The ‘Ikea effect’

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The ‘Ikea effect’


A year ago, the world’s largest furniture retailer Ikea opened its first Korean store in Gwangmyeong, Gyeonggi. The arrival of the giant put the domestic furniture industry in panic. Companies feared that Ikea would ultimately drive them out of business with product variety and low prices. Some even staged demonstrations.

However, the prediction turned out to be wrong. In the third quarter of 2015, Hanssem, biggest Korean furniture company, had 32.3 billion won ($27.4 million) in operational revenue, a 25.2 percent increase from the same period last year. Concurrently, Hyundai Livart’s operational revenue increased by 30.9 percent to 9.3 billion won. Fursys and Enex enjoyed 38.3 percent and 20.4 percent increases, respectively.

According to Moon Mi-seong, a senior researcher at Gyeonggi Research Institute, Ikea’s impact on small and medium-sized furniture companies was not as serious, and its arrival actually contributed to the expansion of the consumer market.

Ikea’s arrival brought about the catfish effect in Korea. When a catfish is introduced to a tank of sardines, the sardines become more active and develop stamina while trying to avoid the predator. The arrival of a new, strong competitor helped Korean companies become more motivated and competitive.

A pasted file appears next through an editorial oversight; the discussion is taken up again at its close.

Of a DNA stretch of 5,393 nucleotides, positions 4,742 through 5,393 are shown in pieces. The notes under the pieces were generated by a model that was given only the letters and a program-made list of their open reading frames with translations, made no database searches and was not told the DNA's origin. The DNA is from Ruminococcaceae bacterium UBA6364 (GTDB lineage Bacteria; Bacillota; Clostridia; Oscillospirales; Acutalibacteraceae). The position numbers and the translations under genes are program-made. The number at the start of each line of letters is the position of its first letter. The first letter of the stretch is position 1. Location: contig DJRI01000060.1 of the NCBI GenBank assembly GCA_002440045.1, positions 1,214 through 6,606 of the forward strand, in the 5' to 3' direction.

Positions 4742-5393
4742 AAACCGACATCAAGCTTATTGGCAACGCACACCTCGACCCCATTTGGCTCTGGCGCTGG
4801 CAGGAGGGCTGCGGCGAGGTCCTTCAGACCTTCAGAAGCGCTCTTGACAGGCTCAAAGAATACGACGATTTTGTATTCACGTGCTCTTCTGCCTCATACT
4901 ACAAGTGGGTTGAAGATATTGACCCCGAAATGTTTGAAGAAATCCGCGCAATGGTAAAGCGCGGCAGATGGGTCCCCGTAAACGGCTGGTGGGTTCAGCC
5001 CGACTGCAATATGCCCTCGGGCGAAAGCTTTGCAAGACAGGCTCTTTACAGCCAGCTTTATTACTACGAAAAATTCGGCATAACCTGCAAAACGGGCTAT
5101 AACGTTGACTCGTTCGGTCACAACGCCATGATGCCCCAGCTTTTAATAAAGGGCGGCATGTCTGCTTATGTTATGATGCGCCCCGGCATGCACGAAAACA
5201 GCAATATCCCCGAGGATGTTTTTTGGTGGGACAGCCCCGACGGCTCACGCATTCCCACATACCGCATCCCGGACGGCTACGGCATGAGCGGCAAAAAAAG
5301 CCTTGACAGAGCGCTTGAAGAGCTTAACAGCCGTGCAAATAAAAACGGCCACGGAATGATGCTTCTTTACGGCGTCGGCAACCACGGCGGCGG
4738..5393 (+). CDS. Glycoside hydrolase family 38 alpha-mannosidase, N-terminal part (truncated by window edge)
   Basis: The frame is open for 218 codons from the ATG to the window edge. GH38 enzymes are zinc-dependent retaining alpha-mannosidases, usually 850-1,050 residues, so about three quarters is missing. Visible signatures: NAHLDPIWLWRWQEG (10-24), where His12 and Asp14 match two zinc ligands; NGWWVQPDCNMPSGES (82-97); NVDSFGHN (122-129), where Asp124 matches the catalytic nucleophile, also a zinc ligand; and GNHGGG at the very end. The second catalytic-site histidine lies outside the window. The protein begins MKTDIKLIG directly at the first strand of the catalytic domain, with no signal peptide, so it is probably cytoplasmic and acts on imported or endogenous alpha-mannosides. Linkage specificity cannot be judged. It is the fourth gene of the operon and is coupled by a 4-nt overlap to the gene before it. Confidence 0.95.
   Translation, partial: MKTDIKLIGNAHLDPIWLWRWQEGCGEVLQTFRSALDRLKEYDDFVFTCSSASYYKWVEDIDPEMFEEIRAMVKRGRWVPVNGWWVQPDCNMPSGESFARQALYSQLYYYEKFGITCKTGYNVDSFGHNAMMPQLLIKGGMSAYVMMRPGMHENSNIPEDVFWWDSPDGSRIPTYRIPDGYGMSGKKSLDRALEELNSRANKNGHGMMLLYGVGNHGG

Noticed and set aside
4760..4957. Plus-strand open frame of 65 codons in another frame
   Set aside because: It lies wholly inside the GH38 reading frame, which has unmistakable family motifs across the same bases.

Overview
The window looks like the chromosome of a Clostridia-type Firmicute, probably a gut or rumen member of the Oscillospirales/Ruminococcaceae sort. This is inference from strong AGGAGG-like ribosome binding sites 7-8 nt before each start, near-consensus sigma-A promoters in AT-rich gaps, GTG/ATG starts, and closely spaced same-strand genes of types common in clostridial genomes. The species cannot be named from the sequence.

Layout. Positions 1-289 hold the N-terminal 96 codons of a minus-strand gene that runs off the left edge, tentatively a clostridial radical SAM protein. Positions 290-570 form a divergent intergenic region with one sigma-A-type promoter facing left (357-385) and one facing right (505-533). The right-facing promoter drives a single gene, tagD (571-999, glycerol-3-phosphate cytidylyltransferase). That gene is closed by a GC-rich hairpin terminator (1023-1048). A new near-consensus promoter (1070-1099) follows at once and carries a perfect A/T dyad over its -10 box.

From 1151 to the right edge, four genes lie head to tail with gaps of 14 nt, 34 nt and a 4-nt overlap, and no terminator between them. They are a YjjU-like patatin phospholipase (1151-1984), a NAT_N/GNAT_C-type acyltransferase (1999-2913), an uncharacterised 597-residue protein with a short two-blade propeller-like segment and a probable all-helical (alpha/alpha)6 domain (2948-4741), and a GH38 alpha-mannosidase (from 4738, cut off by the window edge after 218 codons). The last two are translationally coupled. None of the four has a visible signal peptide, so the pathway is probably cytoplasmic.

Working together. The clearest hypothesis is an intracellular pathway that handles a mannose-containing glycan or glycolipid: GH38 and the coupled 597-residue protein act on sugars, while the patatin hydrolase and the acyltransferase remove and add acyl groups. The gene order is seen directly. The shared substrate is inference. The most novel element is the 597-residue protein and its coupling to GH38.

To counter Ikea, the Korean furniture industry opened more superstores and expanded distribution channels, such as authorized retailers, shopping channels and online shopping malls. They differentiated by providing full service, whereas Ikea require consumers to assemble products themselves.

There are other cases when foreign companies’ entry into Korea created tension. In 2009, Apple’s iPhone enhanced the competitiveness of Samsung and LG smartphones, and the arrival of foreign automobiles helped Hyundai-Kia Motors rise from 10th place to fifth in global sales. The arrival of foreign companies in Korea also add more jobs.

However, Korea is still considered a hard place to do business for foreign companies. Lam Research, the second-largest semiconductor processing equipment company, had considered building a distribution center at Incheon International Airport Logistics Park but finally chose Taiwan in June. The decision was based on Korea’s discriminatory tax policy of imposing value-added tax on foreign companies when products are brought into the warehouse. Last year, foreign investment in Korea amounted to $10 billion, merely 0.7 percent of GDP.

The government and industry should not fear foreign giants entering the Korean market. The government needs to improve the regulations that isolate the Korean market, and companies need to be ready to counter with enhanced competitiveness like the furniture companies.

The author is a business news writer of the JoongAng Ilbo.

JoongAng Ilbo, Dec. 17, Page 37

by MOON BYUNG-JOO
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